With monotheism arrives the component of belief. If there are hundreds or thousands of gods, belief in the right one simply doesn’t enter the equation. Ancient gods aren’t overly concerned with humans. People were created to serve them, but salvation, fulfillment, apotheosis, and belief weren’t part of the picture. Look at the world around you: this is proof of the gods and their power. Religion in such a world is more a matter of what you do – placating the gods – than it is a matter of what you believe. It is difficult for modern people to project their minds back to a world without the explanatory value of science, a world where all could be explained by the gods. Such was the world of antiquity.

Once monotheism emerges with its views of belief in the correct god, and the corollary of that god’s personal concern for you, religion experiences a sea change. Yes, that god still may require placation, and yes, that god may still intervene regularly in the world, but this is the only god now. One of the surest ways to anger him (for he is male, like human rulers) is to disbelieve. A jealous deity, he detests belief in other gods, although they do not exist. At this juncture, we have found religion. When the world itself operates at the behest on one god, keeping that one god satisfied becomes a specialized part of life and religion is born. The world will never be the same again.

The usual suspects

Wasting our Breath

The internet is alive with the sounds of musings about the appropriateness of various types of scholars doing biblical research. The discussion revolves around a recent article by Ronald Hendel in Biblical Archaeological Review, a useful, if sometimes overeager, magazine. In it Hendel laments the policy of the Society of Biblical Literature, a professional group to which I have belonged for nearly two decades, of accepting overtures from evangelical groups in return for money they are able to bring in. The Society’s web page has a rebuttal and has invited discussion. I prefer to give my views on my blog – a place that I consider neutral territory.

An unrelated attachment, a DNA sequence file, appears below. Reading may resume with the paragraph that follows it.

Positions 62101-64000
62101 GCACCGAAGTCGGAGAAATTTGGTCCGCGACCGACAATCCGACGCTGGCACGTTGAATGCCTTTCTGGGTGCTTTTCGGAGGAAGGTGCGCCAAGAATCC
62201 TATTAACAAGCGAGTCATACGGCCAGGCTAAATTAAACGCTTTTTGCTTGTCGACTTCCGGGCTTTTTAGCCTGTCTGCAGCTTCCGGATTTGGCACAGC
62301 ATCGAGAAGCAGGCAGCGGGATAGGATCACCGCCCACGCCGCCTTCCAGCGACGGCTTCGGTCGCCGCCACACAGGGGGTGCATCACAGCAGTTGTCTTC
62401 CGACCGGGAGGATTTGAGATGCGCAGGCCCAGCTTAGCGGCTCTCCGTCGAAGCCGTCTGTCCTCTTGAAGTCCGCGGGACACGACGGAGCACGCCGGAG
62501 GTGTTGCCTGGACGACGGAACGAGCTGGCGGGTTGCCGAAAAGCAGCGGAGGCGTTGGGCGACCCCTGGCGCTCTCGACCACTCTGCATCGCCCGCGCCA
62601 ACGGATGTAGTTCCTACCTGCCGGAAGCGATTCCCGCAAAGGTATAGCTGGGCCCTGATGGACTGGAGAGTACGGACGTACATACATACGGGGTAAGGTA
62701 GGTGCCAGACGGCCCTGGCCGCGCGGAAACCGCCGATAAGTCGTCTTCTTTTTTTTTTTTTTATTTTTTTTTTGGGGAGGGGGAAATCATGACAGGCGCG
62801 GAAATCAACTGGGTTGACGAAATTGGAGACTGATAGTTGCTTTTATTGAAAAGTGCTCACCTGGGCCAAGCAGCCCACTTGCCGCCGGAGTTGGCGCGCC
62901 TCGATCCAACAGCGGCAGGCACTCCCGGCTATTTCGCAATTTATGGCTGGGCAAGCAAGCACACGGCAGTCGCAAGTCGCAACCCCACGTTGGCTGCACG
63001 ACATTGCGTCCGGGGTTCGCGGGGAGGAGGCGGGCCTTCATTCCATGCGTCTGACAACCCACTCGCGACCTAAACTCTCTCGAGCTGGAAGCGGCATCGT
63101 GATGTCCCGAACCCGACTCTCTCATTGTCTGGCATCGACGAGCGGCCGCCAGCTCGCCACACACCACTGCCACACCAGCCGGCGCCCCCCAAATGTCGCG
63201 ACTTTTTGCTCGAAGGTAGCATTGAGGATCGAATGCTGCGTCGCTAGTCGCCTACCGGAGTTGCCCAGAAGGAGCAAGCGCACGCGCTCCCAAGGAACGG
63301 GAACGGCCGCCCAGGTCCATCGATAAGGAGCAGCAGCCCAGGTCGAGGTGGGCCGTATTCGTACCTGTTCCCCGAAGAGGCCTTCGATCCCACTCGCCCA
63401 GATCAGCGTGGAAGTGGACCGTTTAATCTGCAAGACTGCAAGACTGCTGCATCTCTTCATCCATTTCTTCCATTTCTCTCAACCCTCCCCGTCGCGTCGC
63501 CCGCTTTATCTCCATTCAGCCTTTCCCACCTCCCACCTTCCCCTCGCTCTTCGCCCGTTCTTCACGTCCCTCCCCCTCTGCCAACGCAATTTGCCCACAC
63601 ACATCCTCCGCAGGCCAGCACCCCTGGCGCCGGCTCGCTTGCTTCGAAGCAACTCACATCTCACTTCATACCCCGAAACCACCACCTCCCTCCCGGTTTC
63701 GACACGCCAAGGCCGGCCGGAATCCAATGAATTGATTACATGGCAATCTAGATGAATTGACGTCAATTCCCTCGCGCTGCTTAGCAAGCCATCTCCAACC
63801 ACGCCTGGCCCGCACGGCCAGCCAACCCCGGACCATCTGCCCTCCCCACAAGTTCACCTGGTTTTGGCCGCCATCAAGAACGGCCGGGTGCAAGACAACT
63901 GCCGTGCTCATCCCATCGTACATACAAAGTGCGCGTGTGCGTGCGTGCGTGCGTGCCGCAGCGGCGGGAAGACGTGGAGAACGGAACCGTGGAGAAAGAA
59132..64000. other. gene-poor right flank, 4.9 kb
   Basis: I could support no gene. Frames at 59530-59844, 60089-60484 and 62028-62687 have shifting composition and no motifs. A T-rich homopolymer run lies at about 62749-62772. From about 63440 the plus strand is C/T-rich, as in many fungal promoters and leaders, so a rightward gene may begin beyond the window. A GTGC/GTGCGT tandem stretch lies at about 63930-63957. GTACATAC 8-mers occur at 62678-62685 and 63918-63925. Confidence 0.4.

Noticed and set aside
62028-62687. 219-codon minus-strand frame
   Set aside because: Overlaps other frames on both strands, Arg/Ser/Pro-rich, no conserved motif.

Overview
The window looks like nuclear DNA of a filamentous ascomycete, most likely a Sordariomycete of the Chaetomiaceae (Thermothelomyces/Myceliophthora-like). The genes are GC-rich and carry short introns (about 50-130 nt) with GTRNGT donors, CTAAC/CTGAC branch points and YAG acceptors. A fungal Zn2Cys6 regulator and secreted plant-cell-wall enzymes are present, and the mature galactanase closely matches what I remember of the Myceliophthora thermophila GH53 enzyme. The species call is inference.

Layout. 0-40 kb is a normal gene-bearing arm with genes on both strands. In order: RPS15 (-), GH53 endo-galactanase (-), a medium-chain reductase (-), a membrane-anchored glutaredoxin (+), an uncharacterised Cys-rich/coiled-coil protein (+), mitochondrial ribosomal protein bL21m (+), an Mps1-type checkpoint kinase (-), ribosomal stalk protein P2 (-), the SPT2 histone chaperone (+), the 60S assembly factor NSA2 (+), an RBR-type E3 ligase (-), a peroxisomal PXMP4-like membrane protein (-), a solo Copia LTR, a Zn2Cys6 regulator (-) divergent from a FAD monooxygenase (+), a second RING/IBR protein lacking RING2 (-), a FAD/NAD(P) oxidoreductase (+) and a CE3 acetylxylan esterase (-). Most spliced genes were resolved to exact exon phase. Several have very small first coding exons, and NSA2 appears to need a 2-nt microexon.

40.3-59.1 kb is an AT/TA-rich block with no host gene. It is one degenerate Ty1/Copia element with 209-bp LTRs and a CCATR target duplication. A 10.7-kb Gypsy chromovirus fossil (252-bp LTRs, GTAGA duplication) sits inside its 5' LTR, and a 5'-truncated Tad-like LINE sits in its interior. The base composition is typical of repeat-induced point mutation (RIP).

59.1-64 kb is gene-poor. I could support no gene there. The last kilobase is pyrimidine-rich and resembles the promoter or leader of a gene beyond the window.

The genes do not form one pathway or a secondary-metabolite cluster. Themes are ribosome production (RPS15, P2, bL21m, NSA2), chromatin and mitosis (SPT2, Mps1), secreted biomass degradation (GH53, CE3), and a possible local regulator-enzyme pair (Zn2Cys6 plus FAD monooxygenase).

I am not privy to the inner workings of the SBL. I have served as a chair of one of the program units in the annual meeting for several years, but I do not pretend to know the politics behind the scenes. I joined the society, like most young scholars, to find a job. Since that has never happened I have not become more deeply involved since I have no institutional base. It is clear, however, that over the past years conservatively motivated groups have felt an assonance with the Society, given that it is the gateway to academic respectability. The problem is that conservative/evangelical groups approach the Bible with doctrinal shackles firmly locked in place. Fearful of angering their image of God, there are questions they simply can’t ask. Secular or unaffiliated scholars are free to go wherever they believe the evidence leads. In the job market, the evangelicals are better placed to find work. In the wider academic world, however, their work is suspect.

Little did I realize as I laboriously worked away on my dissertation that many evangelical scholars flock to the field of ancient Near Eastern studies, providing, as it does, a way to avoid critical interaction with the Bible. They may thus become “Bible scholars” while leaving the confessional virgin Holy Writ intact. I entered ancient Near Eastern studies to get to the bottom of it all – to explore the origins of the Bible itself. All of us end up interviewing for the same jobs.